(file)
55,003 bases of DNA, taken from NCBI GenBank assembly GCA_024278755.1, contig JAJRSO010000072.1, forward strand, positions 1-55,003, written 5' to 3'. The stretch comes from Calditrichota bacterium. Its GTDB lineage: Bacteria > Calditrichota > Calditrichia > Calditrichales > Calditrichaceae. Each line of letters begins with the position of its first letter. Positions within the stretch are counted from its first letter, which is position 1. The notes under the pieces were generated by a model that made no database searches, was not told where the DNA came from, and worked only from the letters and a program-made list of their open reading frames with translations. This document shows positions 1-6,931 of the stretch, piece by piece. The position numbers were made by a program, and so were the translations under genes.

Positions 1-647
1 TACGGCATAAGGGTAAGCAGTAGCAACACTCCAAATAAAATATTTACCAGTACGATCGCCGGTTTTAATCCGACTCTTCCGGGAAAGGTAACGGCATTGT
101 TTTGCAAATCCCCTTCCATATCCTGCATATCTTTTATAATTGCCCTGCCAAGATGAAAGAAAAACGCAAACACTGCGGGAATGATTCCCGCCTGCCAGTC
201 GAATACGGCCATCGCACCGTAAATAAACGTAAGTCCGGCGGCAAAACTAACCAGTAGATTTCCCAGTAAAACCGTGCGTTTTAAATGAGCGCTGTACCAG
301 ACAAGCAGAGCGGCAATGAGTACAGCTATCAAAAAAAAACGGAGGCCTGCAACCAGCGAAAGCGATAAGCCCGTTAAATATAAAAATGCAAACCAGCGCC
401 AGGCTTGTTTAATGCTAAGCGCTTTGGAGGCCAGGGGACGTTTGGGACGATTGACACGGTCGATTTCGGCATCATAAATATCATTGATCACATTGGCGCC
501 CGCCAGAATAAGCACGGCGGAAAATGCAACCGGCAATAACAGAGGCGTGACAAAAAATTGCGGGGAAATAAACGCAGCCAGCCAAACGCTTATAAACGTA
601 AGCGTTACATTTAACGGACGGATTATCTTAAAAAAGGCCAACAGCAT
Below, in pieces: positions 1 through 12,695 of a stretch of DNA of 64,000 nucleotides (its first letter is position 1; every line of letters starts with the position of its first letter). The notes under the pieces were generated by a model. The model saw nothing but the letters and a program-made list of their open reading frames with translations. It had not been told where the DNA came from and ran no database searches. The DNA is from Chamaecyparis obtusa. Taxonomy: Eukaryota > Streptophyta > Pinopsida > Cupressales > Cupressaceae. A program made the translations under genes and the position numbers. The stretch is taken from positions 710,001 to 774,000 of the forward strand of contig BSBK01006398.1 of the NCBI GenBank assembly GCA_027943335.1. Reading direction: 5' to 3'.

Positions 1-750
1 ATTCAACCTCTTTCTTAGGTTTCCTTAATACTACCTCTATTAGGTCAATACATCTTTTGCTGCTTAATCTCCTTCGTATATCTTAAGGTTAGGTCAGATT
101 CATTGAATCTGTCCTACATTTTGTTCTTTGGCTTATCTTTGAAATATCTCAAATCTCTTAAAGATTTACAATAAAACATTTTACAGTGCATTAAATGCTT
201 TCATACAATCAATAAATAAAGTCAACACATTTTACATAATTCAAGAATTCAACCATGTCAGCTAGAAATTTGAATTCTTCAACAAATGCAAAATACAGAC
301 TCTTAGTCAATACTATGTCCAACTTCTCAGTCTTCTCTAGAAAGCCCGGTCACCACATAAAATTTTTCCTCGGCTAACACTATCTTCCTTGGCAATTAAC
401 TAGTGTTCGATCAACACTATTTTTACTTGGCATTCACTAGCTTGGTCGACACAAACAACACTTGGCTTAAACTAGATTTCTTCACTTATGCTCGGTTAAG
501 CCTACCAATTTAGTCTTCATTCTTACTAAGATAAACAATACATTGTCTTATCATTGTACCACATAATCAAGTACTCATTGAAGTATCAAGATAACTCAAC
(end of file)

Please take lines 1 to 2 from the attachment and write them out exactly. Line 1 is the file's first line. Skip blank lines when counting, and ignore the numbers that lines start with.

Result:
55,003 bases of DNA, taken from NCBI GenBank assembly GCA_024278755.1, contig JAJRSO010000072.1, forward strand, positions 1-55,003, written 5' to 3'. The stretch comes from Calditrichota bacterium. Its GTDB lineage: Bacteria > Calditrichota > Calditrichia > Calditrichales > Calditrichaceae. Each line of letters begins with the position of its first letter. Positions within the stretch are counted from its first letter, which is position 1. The notes under the pieces were generated by a model that made no database searches, was not told where the DNA came from, and worked only from the letters and a program-made list of their open reading frames with translations. This document shows positions 1-6,931 of the stretch, piece by piece. The position numbers were made by a program, and so were the translations under genes.

Positions 1-647